How Do I Plan a Racing Season?

If you’ve been a school affiliated athlete, you understand the struggle when it comes to planning a racing season. Many people in this same boat may only have 1 race in mind as they decide whether to keep going, or have no experience creating a racing season since it’s been planned out for them. Here is a guide to get you started in planning a season.

1) There are a few VERY important factors that weigh into creating a season: budget, time, and goals. 

One of the biggest if not most important factors to consider when planning your racing year is your budget. Costs to consider is of course the cost for your race entry, fees in addition to your race or extra perks you want, the method of travel you choose (gas and toll booths for cars, flight tickets for flying), and housing methods. Costs rack up quick and spots fill up just as fast, you want to plan ahead of time for any of these costs that may occur. In conjunction with the budget is going to be time. If a race is not local to you, will you have to take time away from work, how much time, and how may that impact your budget? The last really big factor is to consider goals you have. Are you trying to improve time on a distance/venue you’ve done in the past? Is this a whole new racing experience for you whether it’s a new distance or event type in general? Are you trying to race at a specific venue that has certain requirements (Like Boston, Chicago?) Once you have answered those questions, you can move to the next step.

2) Once you’ve established step one, you want to select 1-3 races that will be known as your “A” races. 

Your A Races should align with your goals. To break it down further, “A Races” are essentially races you are determined to do no matter what. In the event that any of your designated A races are what I like to call an “exploratory event,” meaning it’s your first time competing in that distance or event. Typically these races will be higher in difficulty, intensity and so on to train for, you may want to select only 1 or 2 for the year. This gives you ample time to train, learn and enjoy the process of training as well as the race in itself, along with giving yourself plenty of time to recover afterwards. To give an example. My A races this year are The Coastal DE Running Festival to run my first half marathon, Cal Tri Charlotte for my first olympic distance triathlon, and the Smiley triathlon since it’s a new venue for me. I have 2 exploratory events that are 6 months apart to allow me time to enjoy the process and recovery, and 1 event that I have done the distance before so I’m comfortable with the distance but it’s a new venue. Now on to step 3.

3) When you’ve elected your prime focused events, feel free to sprinkle in some races where you either have experience with the race itself or the distance. *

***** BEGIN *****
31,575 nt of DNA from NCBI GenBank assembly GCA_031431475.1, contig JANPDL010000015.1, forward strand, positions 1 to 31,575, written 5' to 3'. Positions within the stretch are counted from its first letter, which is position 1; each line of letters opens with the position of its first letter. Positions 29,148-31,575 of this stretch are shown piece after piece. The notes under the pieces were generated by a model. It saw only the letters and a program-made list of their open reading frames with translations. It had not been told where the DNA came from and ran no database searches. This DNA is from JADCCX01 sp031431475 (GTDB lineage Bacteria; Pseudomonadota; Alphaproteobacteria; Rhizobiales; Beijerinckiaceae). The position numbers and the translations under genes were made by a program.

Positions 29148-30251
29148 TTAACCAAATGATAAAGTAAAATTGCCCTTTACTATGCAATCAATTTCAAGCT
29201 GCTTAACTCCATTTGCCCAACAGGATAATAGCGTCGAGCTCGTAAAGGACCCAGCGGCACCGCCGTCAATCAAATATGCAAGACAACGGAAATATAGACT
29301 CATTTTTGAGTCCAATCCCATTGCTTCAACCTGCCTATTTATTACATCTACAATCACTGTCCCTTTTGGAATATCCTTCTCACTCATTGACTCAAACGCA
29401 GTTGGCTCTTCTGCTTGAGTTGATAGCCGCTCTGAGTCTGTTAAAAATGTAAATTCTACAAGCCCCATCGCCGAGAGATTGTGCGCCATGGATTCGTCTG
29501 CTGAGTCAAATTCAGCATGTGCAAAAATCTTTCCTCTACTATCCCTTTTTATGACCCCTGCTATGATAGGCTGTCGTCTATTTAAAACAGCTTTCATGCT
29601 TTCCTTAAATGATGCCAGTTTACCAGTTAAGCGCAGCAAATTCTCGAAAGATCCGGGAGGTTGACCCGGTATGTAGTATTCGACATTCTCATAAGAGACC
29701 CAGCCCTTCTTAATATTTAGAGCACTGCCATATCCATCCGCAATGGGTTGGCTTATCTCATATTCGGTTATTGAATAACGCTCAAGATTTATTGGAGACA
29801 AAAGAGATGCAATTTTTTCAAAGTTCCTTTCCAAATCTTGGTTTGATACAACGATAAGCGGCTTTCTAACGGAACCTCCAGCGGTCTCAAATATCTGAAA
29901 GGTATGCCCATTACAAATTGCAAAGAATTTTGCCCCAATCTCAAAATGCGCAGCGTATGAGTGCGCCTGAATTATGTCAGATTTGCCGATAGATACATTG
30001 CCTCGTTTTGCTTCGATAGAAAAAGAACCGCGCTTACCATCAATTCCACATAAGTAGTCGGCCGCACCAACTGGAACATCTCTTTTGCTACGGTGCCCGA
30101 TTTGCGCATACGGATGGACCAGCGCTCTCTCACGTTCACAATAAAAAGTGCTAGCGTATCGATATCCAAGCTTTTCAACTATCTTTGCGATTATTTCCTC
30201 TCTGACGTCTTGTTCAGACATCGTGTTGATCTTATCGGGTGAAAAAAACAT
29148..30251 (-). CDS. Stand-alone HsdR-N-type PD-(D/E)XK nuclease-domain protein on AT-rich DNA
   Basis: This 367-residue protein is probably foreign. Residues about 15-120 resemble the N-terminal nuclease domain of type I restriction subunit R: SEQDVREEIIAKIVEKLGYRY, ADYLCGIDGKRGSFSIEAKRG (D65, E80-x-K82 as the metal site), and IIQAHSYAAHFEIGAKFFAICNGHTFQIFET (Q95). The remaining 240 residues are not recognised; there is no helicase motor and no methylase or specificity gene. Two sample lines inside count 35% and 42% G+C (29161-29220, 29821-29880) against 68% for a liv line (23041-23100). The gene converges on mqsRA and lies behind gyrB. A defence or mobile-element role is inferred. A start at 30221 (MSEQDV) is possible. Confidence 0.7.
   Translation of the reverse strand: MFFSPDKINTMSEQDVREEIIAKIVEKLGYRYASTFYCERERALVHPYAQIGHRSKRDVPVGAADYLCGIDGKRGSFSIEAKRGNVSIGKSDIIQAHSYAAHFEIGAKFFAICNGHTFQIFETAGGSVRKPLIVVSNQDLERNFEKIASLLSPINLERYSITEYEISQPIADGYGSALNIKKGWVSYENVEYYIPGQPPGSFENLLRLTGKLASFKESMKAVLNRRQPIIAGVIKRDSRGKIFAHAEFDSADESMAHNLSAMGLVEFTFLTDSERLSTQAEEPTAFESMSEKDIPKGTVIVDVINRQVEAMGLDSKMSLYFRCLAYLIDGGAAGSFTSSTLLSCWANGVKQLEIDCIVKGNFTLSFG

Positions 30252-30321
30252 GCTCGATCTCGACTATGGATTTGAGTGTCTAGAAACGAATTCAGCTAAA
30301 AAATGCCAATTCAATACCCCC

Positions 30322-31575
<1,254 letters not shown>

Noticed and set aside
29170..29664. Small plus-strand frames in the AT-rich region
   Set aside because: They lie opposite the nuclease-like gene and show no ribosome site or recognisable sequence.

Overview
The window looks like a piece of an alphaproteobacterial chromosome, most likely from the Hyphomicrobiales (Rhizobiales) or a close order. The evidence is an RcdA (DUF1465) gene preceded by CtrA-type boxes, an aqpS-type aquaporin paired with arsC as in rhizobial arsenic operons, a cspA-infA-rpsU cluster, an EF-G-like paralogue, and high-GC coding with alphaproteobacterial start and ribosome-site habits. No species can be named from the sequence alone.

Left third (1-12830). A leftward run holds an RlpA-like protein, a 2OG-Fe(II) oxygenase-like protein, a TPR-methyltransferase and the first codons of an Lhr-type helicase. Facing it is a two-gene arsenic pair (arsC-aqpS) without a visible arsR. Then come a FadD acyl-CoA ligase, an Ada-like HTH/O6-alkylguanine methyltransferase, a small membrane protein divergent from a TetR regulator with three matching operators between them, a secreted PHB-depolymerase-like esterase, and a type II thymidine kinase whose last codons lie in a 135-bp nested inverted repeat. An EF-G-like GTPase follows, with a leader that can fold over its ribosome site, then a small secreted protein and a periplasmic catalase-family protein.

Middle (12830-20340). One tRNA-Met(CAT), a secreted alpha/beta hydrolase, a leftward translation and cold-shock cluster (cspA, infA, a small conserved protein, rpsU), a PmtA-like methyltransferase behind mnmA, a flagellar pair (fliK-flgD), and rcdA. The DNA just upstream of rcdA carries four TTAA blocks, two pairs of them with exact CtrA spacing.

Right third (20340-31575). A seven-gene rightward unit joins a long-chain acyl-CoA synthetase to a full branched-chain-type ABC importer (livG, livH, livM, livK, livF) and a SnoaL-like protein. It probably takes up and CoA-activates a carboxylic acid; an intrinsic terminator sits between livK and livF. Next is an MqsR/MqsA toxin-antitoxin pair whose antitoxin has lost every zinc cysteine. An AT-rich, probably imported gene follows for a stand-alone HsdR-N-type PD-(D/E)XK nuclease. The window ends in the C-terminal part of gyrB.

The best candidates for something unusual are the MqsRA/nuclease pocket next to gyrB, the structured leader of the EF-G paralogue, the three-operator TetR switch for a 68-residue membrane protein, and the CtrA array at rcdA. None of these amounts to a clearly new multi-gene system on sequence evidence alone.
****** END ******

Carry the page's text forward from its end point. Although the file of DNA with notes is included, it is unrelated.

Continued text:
I have done many 5k’s and several 10k’s so I feel comfortable enough to add in several of those races as tune-ups and generally have some other races to do during the year. In regards to how many you should do, that is a process done by trial and error. Each athlete’s needs are different, some can handle more races in a season than others.

4) *To my athletes that are already on an established team (HS/college for example), hold your horses because you are an exempt group. There is a high likeliness that your coach already has the season planned for you. In this case they may not allow you to do extra races or may highly discourage you from partaking in outside of season races. Of course there are exceptions so if there is a specific race you may wanna do outside your season, talk to your coach and get their input.

5) For my former student athletes (retired hs, college or other retired athletes), you may be used to doing at least one race a WEEK! Now that you’re out of that highly competitive lifestyle, it’s not recommended to do so many races so frequently. As an athlete you need rest and time to recover to avoid injury, and burnout. We are also used to not having to pay entry for a race. Trying to do the same amount of races will add up in costs very quickly.

6) A couple of quick tips and tricks to avoid burnout or injuries. 

As cheesy as it sounds you wanna listen to your body and know when to back off when you start to feel an injury. A few basic principles to go by to identify the above: (directly from an old coach)

#1 If you “don’t have time” to strength train twice per week and sleep a reasonable amount at night, then you do not have time to train for the distance you are wanting to race. 

#2 If you’re not having fun anymore, you are probably overdoing it. Especially when you are new to the sport, you should be enjoying the training process. 

#3 For run training specifically, it’s generally a bad idea to try to increase your volume and your intensity at the same time. So focus on getting your mileage up first (i.e. gradually increase from 3 runs/15 miles per week to 4 runs/22 miles per week or whatever). And THEN add in speed work and intensity. 

A LARGE CAVEAT TO THIS ARTICLE, THE AUTHOR IS NOT AN EXPERT, THIS IS COMING FROM ADVICE FROM OTHER ATHLETES AND MY OWN EXPERIENCE. USE THIS ARTICLE TO YOUR OWN RISK. A lot of athletes are often on their own, this is a loose guide to get you started. As per usual, everyone has different priorities in what they may wanna race, distance, venue, location or otherwise. Keep this in mind when asking friends and family for tips.

Happy Running!